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    Hey guys,

    I'm hoping you'll be able to answer a question about rowing for me (well for my friend but yeah it's the same concept :L)

    I have a friend who wants start rowing and she wants to know whether there is a weight limit on the boats?

    If you could reply, that would be most helpful and I can pass the replies on to her...not sure why she couldn't join and ask you herself but there you go :P

    Cheers in advance!
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    (Original post by Magic_)
    Hey guys,

    I'm hoping you'll be able to answer a question about rowing for me (well for my friend but yeah it's the same concept :L)

    I have a friend who wants start rowing and she wants to know whether there is a weight limit on the boats?

    If you could reply, that would be most helpful and I can pass the replies on to her...not sure why she couldn't join and ask you herself but there you go :P

    Cheers in advance!
    Boats usually have average weights, these range from 50kg odd - 120kg+, so regardless of size (to an extent), your friend will be fine, lol, she'd be stuck in a boat to suit her weight.
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    Thank you for replying

    I'll pass that on to her
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    (Original post by Tabris)
    Well, from the BUCS Indoor Champs earlier this year, most of Hull's guys are around the 7'10 mark. So providing you tank the cardio, you'll be getting in that range with little/no problems at all.

    It's quite relaxed at Hull as well, as one of my friends from school could tell you, so I'm sure you'll be fine there.
    Thanks, good to know I'm not gonna have to be ripped to participate hah
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    Hey people,

    I'm going to Durham in October and I'm really keen to join the boat club (college and/or uni). I'm of a pretty good standard of fitness already but am a complete rowing novice, aside from using the erg at the gym. I'm pretty tall and I'm quite strong which I think could work in my favour.

    However, over the summer, I really want to work out to build my strength/skills. Would anyone be able to give me any tips in terms of what I should be doing exercise-wise and if there are any nutritional tips you would recommend I would be v.grateful for them as well!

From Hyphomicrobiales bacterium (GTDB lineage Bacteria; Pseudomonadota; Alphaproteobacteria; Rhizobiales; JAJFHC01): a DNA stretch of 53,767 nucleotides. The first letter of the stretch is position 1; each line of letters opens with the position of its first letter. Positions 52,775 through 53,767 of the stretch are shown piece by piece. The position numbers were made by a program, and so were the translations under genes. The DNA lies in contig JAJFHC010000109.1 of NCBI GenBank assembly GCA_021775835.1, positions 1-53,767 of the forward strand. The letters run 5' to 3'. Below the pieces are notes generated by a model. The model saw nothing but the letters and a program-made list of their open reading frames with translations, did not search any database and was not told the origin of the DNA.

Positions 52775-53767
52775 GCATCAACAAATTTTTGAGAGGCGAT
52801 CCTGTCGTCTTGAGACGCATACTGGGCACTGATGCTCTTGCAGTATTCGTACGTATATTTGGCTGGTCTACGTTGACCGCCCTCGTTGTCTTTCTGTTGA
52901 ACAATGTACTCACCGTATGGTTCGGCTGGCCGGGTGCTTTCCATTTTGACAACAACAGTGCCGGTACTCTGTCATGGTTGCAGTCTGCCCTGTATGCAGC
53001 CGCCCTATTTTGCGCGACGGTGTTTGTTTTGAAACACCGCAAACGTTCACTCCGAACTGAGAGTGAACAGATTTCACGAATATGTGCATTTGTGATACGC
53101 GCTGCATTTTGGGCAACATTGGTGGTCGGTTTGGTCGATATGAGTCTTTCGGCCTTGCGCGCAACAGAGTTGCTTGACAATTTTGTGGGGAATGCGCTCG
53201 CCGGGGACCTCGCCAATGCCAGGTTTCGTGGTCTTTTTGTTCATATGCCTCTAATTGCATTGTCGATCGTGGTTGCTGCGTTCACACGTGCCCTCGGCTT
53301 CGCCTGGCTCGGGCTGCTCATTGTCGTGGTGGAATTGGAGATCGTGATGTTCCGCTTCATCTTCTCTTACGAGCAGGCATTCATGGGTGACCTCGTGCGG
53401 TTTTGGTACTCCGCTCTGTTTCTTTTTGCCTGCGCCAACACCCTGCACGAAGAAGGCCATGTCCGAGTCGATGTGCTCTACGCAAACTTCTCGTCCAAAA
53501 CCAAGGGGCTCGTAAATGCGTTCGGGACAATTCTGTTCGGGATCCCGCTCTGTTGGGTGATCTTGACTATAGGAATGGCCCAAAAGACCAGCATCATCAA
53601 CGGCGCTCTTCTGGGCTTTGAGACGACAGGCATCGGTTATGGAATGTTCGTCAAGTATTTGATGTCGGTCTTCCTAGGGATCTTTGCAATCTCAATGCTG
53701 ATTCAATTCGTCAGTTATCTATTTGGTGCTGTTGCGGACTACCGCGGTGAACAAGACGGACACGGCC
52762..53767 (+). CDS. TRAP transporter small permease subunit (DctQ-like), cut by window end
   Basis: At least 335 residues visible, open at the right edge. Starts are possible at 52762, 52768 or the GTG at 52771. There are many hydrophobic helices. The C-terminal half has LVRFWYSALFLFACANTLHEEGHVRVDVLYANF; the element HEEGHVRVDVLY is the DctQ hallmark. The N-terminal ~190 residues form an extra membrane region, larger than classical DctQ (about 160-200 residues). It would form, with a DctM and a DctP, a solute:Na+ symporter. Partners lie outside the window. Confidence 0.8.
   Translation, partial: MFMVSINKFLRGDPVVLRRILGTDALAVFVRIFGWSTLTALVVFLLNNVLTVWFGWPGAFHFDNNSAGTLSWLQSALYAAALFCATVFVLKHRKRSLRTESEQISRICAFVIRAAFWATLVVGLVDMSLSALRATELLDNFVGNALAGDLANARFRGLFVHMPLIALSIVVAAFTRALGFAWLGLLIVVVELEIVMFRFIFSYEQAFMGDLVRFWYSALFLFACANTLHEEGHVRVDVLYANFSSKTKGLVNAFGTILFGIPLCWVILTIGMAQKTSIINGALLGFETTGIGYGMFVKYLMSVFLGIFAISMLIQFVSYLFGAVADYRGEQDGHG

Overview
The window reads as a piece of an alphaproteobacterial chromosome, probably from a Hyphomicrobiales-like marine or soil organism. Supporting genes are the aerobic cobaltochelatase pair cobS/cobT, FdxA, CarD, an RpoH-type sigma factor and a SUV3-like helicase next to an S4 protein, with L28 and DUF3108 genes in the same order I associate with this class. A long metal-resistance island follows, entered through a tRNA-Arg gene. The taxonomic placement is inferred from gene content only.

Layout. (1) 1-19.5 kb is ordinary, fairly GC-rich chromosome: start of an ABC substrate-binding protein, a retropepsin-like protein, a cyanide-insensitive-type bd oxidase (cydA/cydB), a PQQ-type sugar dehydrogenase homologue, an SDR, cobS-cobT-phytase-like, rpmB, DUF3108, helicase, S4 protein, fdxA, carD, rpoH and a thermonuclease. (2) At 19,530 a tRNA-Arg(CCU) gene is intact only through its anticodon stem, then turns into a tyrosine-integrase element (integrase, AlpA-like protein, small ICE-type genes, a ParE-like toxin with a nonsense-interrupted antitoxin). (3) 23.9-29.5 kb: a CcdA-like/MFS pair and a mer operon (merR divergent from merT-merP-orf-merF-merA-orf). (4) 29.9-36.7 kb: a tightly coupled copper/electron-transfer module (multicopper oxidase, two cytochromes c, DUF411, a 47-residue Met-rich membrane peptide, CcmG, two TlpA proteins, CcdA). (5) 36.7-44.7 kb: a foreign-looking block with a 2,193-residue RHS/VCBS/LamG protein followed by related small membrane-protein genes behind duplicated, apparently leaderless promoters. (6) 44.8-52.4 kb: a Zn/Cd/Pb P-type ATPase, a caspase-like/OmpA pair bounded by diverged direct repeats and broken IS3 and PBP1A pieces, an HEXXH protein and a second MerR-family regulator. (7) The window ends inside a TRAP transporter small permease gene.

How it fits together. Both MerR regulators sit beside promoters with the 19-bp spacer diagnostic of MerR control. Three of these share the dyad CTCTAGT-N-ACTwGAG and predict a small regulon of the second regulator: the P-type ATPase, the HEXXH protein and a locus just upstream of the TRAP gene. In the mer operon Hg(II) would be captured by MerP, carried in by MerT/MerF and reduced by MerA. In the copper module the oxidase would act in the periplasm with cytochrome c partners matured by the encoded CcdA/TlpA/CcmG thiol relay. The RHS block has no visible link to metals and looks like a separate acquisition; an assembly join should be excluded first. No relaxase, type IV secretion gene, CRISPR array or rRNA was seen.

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    (Original post by kates:))
    Hey people,

    I'm going to Durham in October and I'm really keen to join the boat club (college and/or uni). I'm of a pretty good standard of fitness already but am a complete rowing novice, aside from using the erg at the gym. I'm pretty tall and I'm quite strong which I think could work in my favour.

    However, over the summer, I really want to work out to build my strength/skills. Would anyone be able to give me any tips in terms of what I should be doing exercise-wise and if there are any nutritional tips you would recommend I would be v.grateful for them as well!
    Nutrition just eat a lot and eat cleanly. I think its obvious to most people what they should be eating but motivation is the real problem. (try to keep you bodyfat at a medium/low percentage if possible).

    Training wise, erg as much as possible. Watch videos online and try to erg in front of a mirror to get the technique down properly. When you feel like your driving with your legs and suspending off the handle with your body weight then you're probably doing the right thing.

    http://www.youtube.com/watch?v=eqVmMd7FdAA
    is a good technique video.

    Weights you want to be doing squats
    http://www.youtube.com/watch?v=vELNQm42pdk
    deadlifts
    http://www.youtube.com/watch?v=pjBI9qxibTc
    straight leg deadlifts
    http://www.youtube.com/watch?v=OpzRX3slWjE

    and then maybe press-ups, pull ups and dips should complete it. Do lots of core too, just youtube some core circuits or something.

    One of the best exercises is cleans but its pretty technical and you will probably need a proper coach before trying it.

    Also get used to pushing yourself. A lot of people spend a lot of time training their body without training their mind. Doing a good erg is very hard as you have to be able to sit on the redline for up to half an hour. Get into the mindset of never giving up, no matter what part of the training process your in.